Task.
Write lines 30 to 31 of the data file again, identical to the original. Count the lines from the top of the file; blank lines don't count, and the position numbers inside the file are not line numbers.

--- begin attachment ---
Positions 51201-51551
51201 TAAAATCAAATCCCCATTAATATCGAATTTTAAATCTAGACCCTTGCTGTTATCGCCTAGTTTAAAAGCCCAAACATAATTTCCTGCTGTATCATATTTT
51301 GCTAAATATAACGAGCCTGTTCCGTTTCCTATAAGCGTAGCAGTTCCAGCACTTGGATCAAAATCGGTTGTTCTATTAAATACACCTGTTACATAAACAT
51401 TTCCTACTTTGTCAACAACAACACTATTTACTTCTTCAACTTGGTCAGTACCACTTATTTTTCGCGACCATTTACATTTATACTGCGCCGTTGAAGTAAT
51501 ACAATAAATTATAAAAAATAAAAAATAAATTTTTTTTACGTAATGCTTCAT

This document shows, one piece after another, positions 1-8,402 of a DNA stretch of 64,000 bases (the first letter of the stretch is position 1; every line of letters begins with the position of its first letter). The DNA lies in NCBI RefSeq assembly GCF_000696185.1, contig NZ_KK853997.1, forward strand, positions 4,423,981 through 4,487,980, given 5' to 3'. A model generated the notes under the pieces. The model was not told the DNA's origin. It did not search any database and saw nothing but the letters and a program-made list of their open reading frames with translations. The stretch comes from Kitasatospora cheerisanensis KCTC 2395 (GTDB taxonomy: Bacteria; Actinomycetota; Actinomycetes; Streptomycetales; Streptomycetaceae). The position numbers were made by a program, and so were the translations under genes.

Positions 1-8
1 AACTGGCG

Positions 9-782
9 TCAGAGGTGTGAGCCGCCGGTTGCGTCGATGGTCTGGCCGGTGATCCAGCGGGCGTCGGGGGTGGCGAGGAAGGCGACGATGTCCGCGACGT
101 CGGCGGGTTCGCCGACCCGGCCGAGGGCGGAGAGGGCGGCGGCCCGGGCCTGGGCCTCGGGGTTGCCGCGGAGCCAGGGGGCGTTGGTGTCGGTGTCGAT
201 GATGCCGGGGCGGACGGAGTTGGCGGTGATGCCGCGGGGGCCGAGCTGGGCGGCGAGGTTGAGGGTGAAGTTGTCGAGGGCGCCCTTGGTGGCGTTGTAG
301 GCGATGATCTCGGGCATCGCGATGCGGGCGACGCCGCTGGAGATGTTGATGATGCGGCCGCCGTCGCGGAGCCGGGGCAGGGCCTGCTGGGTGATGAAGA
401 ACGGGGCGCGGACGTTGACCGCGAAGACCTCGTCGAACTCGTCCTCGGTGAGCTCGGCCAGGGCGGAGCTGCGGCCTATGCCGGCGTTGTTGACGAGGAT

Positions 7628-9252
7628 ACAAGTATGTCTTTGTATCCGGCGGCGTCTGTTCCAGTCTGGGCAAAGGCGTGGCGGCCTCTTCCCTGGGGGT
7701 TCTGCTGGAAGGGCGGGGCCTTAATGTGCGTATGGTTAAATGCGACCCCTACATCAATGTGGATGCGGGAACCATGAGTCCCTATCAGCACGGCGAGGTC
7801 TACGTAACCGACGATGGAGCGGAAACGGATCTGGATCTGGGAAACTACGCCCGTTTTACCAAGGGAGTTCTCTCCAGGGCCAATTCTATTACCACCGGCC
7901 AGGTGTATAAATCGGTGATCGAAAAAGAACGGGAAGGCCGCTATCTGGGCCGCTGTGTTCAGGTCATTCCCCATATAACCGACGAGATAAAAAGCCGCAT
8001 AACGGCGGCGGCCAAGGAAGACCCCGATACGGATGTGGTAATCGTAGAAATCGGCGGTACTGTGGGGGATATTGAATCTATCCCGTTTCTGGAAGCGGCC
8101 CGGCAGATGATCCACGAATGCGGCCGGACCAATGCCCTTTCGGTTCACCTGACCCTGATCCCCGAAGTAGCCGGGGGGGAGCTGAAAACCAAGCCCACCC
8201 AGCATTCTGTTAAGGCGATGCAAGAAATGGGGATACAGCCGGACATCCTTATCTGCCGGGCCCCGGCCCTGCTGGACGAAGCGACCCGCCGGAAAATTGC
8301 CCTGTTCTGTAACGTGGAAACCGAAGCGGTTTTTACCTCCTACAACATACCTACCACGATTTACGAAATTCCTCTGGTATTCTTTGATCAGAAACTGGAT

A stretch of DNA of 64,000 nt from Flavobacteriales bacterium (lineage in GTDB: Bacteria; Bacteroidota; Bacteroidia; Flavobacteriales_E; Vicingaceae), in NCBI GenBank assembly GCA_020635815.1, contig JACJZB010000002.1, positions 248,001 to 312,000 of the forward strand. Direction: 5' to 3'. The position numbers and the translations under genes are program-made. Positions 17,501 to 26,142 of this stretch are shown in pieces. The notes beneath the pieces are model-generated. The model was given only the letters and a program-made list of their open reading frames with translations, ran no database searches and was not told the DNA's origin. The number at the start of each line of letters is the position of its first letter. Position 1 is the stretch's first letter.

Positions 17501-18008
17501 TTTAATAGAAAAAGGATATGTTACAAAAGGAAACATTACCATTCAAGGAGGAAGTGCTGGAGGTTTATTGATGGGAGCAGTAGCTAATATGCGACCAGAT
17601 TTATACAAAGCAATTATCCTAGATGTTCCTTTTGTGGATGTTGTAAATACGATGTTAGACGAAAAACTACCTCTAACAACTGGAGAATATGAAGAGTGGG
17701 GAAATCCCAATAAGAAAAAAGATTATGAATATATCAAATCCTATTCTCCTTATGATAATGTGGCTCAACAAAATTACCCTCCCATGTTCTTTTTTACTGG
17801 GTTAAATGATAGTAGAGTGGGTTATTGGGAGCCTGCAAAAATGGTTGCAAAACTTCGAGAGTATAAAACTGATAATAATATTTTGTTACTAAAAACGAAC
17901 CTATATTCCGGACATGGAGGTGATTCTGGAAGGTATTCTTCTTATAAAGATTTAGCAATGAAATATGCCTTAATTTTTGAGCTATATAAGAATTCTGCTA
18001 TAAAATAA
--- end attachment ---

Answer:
17901 CTATATTCCGGACATGGAGGTGATTCTGGAAGGTATTCTTCTTATAAAGATTTAGCAATGAAATATGCCTTAATTTTTGAGCTATATAAGAATTCTGCTA
18001 TAAAATAA